6. Remove from the heat and pour the cream into a bowl. The larger it is, the less time it will take to cool.
  7. Cover with cling film and let it cool completely at room temperature. Once cooled, refrigerate for 2-3 hours before using. If you wish, you can make it the day before and refrigerate it until the next day.


Unmold and cover with the egg yolk pastry cream.
  1. Slide a cake spatula along the sides of the cake.
  2. Place a plate, where you are going to serve the cake, over the mold and turn it over. Carefully unmold.
  3. Remove the baking paper placed on the surface of the cake.
  4. Cover the entire surface of the cake, surface and sides, with a generous layer of custard. Use a pastry spatula for this step.
  5. Sprinkle the surface with powdered sugar.
  6. Traditionally, a lattice pattern is created with the help of a pastry burner. In my case I don't have one, so I decided to create the same pattern with the help of a ruler.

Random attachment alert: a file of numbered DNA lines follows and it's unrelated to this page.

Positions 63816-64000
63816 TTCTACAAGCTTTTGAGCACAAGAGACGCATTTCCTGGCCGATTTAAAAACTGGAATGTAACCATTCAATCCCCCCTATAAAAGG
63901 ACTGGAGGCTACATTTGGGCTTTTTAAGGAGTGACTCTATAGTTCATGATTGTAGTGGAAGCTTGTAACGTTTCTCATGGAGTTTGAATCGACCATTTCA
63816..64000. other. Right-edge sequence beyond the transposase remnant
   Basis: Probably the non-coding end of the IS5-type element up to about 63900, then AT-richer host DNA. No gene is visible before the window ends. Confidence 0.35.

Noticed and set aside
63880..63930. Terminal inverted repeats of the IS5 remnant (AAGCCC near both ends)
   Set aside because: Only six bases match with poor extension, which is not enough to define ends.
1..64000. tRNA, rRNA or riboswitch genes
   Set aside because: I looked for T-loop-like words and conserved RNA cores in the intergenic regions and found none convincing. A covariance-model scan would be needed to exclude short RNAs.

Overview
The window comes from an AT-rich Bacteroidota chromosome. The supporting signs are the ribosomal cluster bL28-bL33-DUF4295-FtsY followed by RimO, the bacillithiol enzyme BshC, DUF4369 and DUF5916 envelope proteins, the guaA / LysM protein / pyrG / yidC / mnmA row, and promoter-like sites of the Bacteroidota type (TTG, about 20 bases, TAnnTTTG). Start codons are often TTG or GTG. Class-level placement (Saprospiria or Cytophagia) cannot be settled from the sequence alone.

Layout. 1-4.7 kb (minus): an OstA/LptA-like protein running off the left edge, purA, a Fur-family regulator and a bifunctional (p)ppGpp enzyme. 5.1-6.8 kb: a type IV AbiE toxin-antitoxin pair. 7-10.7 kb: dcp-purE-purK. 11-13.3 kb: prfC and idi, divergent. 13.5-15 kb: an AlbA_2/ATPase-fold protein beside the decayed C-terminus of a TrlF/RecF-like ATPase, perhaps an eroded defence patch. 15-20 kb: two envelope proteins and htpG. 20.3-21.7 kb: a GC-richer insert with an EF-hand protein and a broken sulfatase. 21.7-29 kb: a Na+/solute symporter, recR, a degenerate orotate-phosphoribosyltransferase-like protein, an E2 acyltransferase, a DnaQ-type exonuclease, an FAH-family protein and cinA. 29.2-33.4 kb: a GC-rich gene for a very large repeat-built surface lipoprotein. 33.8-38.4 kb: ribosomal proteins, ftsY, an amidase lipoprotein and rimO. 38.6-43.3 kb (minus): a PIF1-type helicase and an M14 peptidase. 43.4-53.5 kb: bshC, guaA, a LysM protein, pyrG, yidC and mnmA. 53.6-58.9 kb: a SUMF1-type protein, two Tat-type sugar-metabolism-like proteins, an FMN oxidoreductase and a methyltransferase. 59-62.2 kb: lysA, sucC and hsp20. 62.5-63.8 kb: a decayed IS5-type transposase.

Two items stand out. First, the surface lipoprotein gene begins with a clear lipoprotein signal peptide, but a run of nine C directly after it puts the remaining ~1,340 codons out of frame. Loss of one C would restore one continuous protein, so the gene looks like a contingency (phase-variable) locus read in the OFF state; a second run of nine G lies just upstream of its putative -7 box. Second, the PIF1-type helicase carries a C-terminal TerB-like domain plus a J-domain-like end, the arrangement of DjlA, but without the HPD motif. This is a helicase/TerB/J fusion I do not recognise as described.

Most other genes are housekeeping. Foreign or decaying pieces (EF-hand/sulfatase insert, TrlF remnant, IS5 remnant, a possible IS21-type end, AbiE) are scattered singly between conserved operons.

Prepare coffee Italian meringue.
  1. Add the sugar and water in a saucepan, in that order. Place over medium heat.
  2. Use a cooking thermometer to know the temperature of the syrup. When it reaches 244ºF/118ºC, remove it and add it to the egg whites, previously semi-whipped.
  3. Add the syrup in a thin, continuous stream over the semi-whipped egg whites, beating at the same time until a firm consistency is achieved. You will obtain a very shiny meringue.
  4. If we check the temperature, we must beat at high speed until the temperature reduces to 104ºF/40ºC.
  5. Add the coffee extract along with the pinch of food coloring, to give a subtly brownish hue, and mix for a few seconds to distribute evenly.
  6. Let stand for 2 minutes before using.
  7. Transfer into a piping bag with a star nozzle. In my case I used the SF18 nozzle from Decora.
Finish decorating the Capuchina cake.